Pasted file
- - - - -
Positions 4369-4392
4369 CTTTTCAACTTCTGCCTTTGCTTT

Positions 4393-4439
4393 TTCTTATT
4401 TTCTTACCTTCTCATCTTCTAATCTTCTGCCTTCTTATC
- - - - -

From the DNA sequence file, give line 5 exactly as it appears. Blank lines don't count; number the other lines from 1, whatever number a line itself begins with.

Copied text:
4401 TTCTTACCTTCTCATCTTCTAATCTTCTGCCTTCTTATC